The Facefaker’s Game came to me thanks to a Goodreads giveaway.
This book caught my eye mainly through the recommendation on the cover by Brent Weeks. Reading up on The Facefaker’s Game ahead of time, I went in knowing Chandler J. Birch is a budding author. With that in mind I set the bar for my expectations and Birch pole vaulted clear over said bar. Without prior research, you would never know this was someone’s first book. The writing, while not on par with masters of literature, feels like someone with a decade of experience authored it. Birch clearly has a knack for this and The Facefaker’s Game seems like a prelude of great things to come.
The characters follow a few standard tropes but are all fun and memorable. The main character Ashes, an Oliver Twist type orphan trying to get out of the slums to a better life. Antagonist Mr. Raggard takes on the role of the politician/crime lord (more Wilson Fisk than Lex Luthor). Candlestick Jack is the mysterious mentor who sees something special in Ashes but also has plans of his own. Despite fitting tropes, all the characters have backstories and quirks that make them feel real. Readers see their motivations and it explains their decision making; they feel more like people than words on a page.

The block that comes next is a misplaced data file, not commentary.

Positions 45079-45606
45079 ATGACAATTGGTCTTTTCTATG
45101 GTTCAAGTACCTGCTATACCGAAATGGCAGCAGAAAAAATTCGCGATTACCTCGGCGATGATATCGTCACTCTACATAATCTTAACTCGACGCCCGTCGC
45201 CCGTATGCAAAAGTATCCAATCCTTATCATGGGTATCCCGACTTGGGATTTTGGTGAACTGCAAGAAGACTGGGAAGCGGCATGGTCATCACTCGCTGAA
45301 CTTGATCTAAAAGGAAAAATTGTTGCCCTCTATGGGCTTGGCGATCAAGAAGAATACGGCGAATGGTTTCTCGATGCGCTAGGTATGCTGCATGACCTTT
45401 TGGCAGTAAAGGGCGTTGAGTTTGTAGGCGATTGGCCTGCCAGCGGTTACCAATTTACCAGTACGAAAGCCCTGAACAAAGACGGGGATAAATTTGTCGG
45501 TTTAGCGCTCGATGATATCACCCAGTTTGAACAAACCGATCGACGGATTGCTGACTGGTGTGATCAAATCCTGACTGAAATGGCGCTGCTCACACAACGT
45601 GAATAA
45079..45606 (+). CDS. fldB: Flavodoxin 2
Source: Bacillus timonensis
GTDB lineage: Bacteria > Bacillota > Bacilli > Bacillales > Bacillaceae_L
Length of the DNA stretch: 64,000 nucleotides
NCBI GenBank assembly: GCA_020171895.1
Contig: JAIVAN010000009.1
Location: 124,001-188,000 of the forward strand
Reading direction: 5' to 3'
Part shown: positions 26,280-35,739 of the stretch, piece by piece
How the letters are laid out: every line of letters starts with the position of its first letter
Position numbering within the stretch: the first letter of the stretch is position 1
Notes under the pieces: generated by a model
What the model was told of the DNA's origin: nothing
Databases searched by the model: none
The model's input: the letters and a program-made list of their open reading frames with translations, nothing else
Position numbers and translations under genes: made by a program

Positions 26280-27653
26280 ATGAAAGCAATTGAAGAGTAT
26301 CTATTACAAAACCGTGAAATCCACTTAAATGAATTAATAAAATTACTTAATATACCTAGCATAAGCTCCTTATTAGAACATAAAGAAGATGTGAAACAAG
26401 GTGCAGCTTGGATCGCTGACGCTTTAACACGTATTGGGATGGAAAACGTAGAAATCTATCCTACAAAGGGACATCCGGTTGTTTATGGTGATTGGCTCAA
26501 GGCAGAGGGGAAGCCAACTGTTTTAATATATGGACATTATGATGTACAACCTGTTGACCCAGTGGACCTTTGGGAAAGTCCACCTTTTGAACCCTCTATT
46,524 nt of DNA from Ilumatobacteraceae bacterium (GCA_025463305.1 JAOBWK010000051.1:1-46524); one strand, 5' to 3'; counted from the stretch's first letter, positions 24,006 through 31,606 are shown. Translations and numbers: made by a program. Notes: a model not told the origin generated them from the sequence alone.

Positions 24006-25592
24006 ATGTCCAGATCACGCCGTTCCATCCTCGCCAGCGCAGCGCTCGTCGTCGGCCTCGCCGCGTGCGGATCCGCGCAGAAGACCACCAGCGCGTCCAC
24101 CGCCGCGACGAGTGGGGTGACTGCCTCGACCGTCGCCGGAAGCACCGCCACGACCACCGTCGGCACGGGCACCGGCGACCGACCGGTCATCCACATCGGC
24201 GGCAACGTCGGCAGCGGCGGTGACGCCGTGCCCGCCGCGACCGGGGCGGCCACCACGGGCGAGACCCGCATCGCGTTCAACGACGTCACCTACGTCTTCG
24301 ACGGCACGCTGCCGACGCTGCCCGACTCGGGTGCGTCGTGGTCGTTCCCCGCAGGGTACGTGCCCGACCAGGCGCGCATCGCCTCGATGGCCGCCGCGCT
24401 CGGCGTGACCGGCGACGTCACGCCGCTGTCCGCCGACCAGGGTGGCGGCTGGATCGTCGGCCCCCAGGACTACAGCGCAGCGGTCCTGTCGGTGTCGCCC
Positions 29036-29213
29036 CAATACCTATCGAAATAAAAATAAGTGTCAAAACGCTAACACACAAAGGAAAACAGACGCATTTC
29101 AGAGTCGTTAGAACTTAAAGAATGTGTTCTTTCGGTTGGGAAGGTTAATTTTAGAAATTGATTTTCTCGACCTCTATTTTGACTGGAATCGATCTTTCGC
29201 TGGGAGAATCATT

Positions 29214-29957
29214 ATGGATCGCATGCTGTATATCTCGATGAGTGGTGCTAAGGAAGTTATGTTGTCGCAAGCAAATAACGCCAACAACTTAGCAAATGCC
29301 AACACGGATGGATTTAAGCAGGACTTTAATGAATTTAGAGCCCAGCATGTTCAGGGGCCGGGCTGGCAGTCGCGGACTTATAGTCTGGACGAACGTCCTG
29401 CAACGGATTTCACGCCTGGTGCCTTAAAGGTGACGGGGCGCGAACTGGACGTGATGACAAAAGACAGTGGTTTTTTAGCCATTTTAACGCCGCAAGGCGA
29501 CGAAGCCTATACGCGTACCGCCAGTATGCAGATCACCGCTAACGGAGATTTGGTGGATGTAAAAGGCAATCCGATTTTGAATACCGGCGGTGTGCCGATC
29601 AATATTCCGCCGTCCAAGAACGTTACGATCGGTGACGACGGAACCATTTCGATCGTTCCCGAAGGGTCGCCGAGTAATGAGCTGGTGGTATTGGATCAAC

Setting-wise, The Facefaker’s Game follows the trope of The City. The City is big, important, and divided between rich and poor. With Ashes being an orphan, the slums are the setting for a good portion of the book. The writing here is dark and gritty, reflecting how desperate people living here are to get out or just survive. It is not as extreme as something like The Night Angel Trilogy or The Broken Empire Trilogy, but rough enough that there is a real sense of danger.
Plot-wise, the story went along pretty quickly. The page count here is not too crazy, so this does not crawl along like a high fantasy novel. Some parts are more fast-paced than others but overall it does not fly by you too fast. The pacing was just where it needed to be in order to resolve plot elements. That is not to say everything is resolved; enough gets left open here that this could be a standalone story or start a series. Hopefully it starts a series as there is room for much, much more here. And if Birch can start The Facefaker’s Game and his writing career this well, I cannot wait to see where he goes next.